By David McCabe - 01/10/16 01:52 PM EST
The Federal Communications Commission (FCC) is growing bullish as it nears the end of an extended effort to convince television broadcasters to sell off their airwaves in an auction.
FCC Chairman Tom Wheeler took a strong stance in an appearance recently at CES, the sprawling Las Vegas trade show that draws industry representatives and reporters.
Wheeler predicted it would be the “world's largest spectrum auction that has ever taken place.”
"I think it is safe to say that you are going to see a spectrum extravaganza — OK? — that you are going to see lots of interest in selling the spectrum and lots of interest in buying the spectrum, and that that is going to be transformational,” Wheeler added.
His remarks cap a lengthy effort to get broadcasters to sell their spectrum, the frequencies that carry over-the-air signals and are crucial to the delivery of wireless broadband service to smartphones.
Television stations face a Tuesday deadline to apply to participate, and officials have been aggressive in trying to shore up broadcaster confidence in the auction's never-before-tried model to reallocate their spectrum to the wireless industry.
On March 29, broadcasters who have applied to participate must commit to doing so, and the commission will begin a complex process to shift spectrum licenses from broadcasters to wireless operators.
Each spectrum license has been assigned a starting price. From there, the commission will offer lower and lower bids until they have the spectrum needed at the lowest price possible.
Then, they’ll conduct a standard auction for the licenses where wireless carriers bid against one another for access to the airwaves.
Many elements need to come together for the auction to be successful. Licenses need to be made available in the right geographical markets, for example, and the software that is used in the run up to the sale can’t experience any unexpected glitches.
None of the years of preparation for the auction will matter, though, if buyers and sellers don’t show up.
Because broadcasters have never before been asked to sell their spectrum in this way, the commission has campaigned hard over the last year to bring them to the table. That effort included hiring an investment banker, Lawrence Chu, to make the case for the auction to broadcasters.
Chu and FCC officials traveled around the country to markets where the commission hopes broadcasters will give up their spectrum. They delivered presentations to potential sellers and held confidential meetings with them to answer their questions about the auction.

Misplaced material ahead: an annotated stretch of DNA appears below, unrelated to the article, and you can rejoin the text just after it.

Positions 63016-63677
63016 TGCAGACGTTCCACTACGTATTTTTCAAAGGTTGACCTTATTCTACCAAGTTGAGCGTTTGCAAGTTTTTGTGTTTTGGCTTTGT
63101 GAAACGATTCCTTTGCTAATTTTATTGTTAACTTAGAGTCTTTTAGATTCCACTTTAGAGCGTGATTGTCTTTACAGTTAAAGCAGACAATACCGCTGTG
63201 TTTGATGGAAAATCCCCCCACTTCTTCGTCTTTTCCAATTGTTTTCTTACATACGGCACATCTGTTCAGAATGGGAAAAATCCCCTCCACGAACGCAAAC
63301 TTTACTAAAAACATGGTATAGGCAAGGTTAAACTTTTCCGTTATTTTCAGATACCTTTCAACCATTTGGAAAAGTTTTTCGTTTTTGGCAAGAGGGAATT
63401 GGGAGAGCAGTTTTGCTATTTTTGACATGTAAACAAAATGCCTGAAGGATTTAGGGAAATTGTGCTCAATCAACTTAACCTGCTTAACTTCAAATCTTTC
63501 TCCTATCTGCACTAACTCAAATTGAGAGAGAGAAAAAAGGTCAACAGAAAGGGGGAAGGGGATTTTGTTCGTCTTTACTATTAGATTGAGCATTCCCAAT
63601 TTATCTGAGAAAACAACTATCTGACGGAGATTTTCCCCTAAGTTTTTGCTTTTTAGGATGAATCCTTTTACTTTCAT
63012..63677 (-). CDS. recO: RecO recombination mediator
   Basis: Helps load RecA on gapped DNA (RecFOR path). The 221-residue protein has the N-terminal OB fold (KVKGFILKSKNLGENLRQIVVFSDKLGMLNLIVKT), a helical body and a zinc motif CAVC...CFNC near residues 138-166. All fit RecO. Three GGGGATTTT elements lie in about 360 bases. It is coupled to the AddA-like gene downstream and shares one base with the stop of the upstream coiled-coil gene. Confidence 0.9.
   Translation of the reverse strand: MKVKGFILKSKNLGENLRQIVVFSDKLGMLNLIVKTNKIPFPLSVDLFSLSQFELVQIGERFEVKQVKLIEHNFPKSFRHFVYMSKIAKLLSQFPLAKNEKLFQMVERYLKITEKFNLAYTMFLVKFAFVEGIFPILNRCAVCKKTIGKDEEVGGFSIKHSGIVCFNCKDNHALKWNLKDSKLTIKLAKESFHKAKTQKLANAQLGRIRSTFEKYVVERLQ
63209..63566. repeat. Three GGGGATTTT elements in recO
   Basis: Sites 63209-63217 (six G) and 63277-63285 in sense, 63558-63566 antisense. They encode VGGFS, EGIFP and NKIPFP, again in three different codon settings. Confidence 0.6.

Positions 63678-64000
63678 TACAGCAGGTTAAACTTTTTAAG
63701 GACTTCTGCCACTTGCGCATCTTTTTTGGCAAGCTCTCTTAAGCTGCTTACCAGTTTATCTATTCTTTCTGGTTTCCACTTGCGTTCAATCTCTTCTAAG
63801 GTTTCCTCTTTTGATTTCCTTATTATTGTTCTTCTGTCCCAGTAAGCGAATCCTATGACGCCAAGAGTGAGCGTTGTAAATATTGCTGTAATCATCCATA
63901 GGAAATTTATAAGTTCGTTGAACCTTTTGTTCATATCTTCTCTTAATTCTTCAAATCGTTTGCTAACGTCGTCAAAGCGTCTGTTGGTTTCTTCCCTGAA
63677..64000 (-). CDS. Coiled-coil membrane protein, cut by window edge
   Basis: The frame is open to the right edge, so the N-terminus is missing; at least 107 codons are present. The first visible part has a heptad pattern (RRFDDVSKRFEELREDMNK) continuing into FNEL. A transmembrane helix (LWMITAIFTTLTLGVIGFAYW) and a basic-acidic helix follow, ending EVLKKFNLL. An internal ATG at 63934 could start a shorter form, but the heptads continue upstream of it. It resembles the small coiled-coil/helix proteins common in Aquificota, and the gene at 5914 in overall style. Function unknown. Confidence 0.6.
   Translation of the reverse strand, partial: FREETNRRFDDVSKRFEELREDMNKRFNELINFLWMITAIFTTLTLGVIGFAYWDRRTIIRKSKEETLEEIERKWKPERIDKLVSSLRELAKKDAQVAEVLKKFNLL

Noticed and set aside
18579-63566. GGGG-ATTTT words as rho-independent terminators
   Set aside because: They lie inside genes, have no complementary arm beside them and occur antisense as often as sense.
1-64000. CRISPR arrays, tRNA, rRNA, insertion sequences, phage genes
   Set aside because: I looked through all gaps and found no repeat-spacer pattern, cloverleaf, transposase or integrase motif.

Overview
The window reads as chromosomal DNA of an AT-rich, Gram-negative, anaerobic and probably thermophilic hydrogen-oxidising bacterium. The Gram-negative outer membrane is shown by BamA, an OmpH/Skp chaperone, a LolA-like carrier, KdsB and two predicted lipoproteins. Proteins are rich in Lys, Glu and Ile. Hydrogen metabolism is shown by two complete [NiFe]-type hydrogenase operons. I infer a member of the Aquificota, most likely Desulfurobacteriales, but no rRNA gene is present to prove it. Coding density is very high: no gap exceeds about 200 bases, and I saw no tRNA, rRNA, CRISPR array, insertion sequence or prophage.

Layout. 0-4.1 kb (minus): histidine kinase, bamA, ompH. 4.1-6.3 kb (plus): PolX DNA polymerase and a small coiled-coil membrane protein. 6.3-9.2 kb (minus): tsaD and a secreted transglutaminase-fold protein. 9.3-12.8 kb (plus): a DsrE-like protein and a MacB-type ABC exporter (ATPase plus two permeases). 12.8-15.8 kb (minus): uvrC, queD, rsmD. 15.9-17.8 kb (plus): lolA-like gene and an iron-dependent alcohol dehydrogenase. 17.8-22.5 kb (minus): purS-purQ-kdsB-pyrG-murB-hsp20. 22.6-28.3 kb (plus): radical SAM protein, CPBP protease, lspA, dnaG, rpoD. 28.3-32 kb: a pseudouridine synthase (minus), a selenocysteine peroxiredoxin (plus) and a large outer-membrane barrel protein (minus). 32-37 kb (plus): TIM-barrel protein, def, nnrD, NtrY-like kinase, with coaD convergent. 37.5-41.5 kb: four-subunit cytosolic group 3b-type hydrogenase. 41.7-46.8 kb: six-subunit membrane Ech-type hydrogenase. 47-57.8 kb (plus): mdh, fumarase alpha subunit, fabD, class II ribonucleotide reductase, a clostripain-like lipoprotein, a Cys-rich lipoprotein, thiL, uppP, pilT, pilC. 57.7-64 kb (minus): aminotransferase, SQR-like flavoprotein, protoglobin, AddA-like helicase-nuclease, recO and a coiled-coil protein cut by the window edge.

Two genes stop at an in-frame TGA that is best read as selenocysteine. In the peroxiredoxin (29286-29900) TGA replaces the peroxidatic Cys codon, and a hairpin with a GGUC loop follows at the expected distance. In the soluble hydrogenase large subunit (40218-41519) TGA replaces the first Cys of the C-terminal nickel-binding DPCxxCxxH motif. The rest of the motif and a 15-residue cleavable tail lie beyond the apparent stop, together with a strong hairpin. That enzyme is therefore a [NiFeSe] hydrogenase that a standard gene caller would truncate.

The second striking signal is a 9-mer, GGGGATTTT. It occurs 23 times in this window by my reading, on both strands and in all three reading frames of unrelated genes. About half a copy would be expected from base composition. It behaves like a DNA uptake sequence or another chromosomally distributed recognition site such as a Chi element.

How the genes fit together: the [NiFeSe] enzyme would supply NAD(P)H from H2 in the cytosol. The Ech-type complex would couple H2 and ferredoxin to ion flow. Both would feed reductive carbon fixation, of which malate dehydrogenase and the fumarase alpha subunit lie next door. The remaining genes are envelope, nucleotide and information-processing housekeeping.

“Sometimes there are markets that may be obvious, like New York, but sometimes there may be markets like Scranton, which may not seem as obvious but because of the uniqueness of the way that daisy-chain effect happens it does create a lot of value there,” said Chu, now a managing director at the investment bank Moelis & Company, referring to the idea that certain markets must participate in order for other, often larger, markets to also release spectrum.
Chu said the roadshow pitched the auction as “a unique opportunity that broadcasters couldn’t create on their own” because of the way that the FCC can repack spectrum to make it more attractive to wireless providers.
After spending much of last year pitching broadcasters on the benefits of the auction, the commission refocused its efforts to educate them about the procedures for applying and participating in the auction. Behind the scenes, the team planning the auction has been focused on making sure that broadcasters have everything they need to fill out their applications, an FCC official said.
Constant throughout has been Wheeler’s confidence in the auction and certainty that it will start on time.
“I think part of his enthusiasm is genuine. It’s like, this is a unique opportunity — one of perhaps the last opportunities on the horizon to see a sale of the sort of beachfront, low-band spectrum,” said Doug Brake, a telecom analyst with the Information Technology and Innovation Foundation. “But at the same time, I think there’s also a great deal of benefit to encouraging both sides of the auction to come to participate.
“And so I think there’s a little bit of salesmanship in his enthusiasm.”
Wheeler's enthusiasm has been steadfast.
He was asked at CES to envision the worst case scenario for the planned auction.
"Oh, that it all blows up and we were wrong," Wheeler said.
"But I'll go to the bookies here in Vegas and put my money down against that."